Coronavirus: Pickers flown in to plug farmwork gap

“British farmers are being forced to fly in fruit and vegetable pickers from Romania using specialist charter jets to keep up with demand during the coronavirus lockdown.” – First article.

“However, over 9,000 people have answered a call from an alliance of labour providers to the fresh produce sector urging Brits to apply for paid work on farms, while individual suppliers of salad, berries and organic vegetables have begun their own campaigns…. it is difficult to find those who are suitable, in the right location, and not likely to leave as soon as their jobs return.” – Second article.

Graeme Paton, Transport Correspondent www.thetimes.co.uk 

The first charter flight operating between Bucharest and London Stansted will land tomorrow, bringing about 180 farm workers to the UK from eastern Europe. The plane is the first of up to six to operate in the coming months to keep farms staffed with labourers.

It follows warnings from the Country Land & Business Association that travel restrictions imposed to prevent a spread of coronavirus were leaving agricultural companies short of staff. Many British workers who have been made unemployed during the lockdown have applied for farming jobs but it is not believed to be enough to fill all vacancies.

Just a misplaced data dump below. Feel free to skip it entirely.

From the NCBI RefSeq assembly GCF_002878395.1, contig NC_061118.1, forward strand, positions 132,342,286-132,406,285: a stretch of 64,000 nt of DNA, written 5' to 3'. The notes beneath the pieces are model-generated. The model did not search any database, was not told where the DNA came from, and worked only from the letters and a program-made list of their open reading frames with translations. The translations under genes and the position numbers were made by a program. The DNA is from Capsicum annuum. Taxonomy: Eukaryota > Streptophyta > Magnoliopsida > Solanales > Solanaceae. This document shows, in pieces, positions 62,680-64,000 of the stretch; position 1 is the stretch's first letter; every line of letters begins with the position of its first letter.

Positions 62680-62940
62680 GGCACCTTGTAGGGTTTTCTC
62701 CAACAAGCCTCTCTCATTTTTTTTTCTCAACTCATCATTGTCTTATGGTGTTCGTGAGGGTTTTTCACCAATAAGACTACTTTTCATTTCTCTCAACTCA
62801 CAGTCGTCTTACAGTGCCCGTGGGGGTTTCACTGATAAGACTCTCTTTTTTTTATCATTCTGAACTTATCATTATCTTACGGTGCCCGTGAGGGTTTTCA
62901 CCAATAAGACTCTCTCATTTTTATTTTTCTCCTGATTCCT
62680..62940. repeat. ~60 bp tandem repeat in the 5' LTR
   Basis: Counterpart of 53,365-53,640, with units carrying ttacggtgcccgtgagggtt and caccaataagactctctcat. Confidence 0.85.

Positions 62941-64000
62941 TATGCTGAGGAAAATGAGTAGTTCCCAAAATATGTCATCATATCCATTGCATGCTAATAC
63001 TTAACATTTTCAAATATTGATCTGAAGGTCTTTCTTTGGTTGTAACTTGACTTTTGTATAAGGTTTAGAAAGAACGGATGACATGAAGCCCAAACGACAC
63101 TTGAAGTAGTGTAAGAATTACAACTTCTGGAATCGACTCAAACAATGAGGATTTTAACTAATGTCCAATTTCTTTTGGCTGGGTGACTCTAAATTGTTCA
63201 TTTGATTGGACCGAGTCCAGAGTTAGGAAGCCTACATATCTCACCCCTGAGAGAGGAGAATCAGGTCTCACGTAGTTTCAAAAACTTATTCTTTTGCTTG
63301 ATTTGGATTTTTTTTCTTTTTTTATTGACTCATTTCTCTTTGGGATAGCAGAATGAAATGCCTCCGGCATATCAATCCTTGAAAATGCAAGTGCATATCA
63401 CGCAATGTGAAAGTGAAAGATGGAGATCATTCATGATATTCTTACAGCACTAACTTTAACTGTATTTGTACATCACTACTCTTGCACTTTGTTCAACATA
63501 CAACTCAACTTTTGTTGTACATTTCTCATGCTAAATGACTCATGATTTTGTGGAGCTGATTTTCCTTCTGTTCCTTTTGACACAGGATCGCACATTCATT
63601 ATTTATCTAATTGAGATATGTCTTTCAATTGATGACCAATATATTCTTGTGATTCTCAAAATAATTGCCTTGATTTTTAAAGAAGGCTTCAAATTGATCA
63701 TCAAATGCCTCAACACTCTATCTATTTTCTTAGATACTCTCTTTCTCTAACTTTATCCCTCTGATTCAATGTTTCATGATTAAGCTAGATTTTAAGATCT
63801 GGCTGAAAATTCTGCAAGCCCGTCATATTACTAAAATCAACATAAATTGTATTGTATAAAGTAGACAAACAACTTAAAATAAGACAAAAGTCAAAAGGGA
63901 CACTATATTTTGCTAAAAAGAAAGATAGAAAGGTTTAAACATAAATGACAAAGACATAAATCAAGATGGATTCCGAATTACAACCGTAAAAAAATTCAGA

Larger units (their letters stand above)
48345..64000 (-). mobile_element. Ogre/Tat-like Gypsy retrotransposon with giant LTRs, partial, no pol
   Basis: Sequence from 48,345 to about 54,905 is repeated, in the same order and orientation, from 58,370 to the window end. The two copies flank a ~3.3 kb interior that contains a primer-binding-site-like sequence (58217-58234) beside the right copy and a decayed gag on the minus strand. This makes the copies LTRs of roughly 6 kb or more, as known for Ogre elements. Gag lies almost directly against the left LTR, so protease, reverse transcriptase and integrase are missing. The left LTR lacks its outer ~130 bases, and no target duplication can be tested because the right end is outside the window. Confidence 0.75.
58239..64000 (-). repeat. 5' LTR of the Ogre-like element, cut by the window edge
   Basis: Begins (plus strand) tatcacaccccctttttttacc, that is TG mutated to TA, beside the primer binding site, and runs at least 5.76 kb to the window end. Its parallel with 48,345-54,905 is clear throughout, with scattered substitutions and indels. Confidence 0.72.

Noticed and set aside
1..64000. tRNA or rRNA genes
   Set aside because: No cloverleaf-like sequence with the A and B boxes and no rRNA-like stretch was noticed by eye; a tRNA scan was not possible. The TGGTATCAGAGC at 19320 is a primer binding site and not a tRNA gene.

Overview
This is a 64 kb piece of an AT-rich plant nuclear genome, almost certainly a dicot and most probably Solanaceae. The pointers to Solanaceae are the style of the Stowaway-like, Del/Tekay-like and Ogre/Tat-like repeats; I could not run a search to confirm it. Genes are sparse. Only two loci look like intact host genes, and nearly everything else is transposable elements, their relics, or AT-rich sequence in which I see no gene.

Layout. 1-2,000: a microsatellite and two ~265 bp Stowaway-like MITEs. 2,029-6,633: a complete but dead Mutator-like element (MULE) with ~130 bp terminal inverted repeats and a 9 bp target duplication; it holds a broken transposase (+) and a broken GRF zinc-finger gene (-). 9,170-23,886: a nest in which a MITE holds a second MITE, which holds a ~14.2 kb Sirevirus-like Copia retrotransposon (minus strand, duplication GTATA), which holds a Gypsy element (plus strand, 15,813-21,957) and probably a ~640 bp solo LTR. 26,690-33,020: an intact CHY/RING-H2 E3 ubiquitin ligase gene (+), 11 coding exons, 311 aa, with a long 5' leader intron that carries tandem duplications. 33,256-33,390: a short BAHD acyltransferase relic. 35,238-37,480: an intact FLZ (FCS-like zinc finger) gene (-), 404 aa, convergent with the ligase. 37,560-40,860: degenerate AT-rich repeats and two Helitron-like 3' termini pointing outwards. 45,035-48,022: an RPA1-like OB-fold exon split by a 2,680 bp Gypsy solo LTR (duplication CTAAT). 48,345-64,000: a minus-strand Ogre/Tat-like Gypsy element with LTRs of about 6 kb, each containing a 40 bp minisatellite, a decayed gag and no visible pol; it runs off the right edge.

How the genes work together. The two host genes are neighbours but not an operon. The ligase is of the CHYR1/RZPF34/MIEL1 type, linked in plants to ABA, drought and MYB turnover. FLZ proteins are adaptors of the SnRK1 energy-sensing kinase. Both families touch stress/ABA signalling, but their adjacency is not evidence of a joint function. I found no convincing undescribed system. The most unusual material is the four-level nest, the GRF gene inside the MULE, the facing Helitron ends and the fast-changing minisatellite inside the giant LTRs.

The chartered Boeing 737 will arrive at Stansted tomorrow before the workers are transported by bus to sites across the southeast and Lincolnshire. The flight has been chartered by an unnamed food produce company. Passengers on board the aircraft will be expected to maintain social distancing and will not be allowed to leave Romania if they display any symptoms of coronavirus.

Brits urged to help pick veg

Nina Pullman  wickedleeks.riverford.co.uk 

British people out of work or facing income losses due to the coronavirus outbreak are being urged to apply for jobs on farms ahead of a huge anticipated shortage of European pickers.

Over 9,000 people have answered a call from an alliance of labour providers to the fresh produce sector urging Brits to apply for paid work on farms, while individual suppliers of salad, berries and organic vegetables have begun their own campaigns.

The UK’s biggest salad grower, G’s Fresh, has launched a national recruitment drive called ‘Feed our Nation’ for 2,500 jobs on its farms in Cambridgeshire, East Anglia and West Sussex, after seasonal workers from Central Europe, many of whom return every year, were unable to travel.

The company is appealing to those who may have lost jobs or income due to coronavirus, hospitality workers where restaurants, pubs and bars have closed, as well as school leavers or university students. Jobs include tractor drivers, field workers and engineers, and pay is around £400 a week plus piece work for some roles.

“Every day we’re expecting the borders to close. We’re already facing challenges bringing people over from Romania and Bulgaria,” said HR director, Beverly Dixon. “Like many businesses, we were looking at putting on planes, but people don’t necessarily want to get on them. And they’re looking at the news and seeing the UK is getting worse.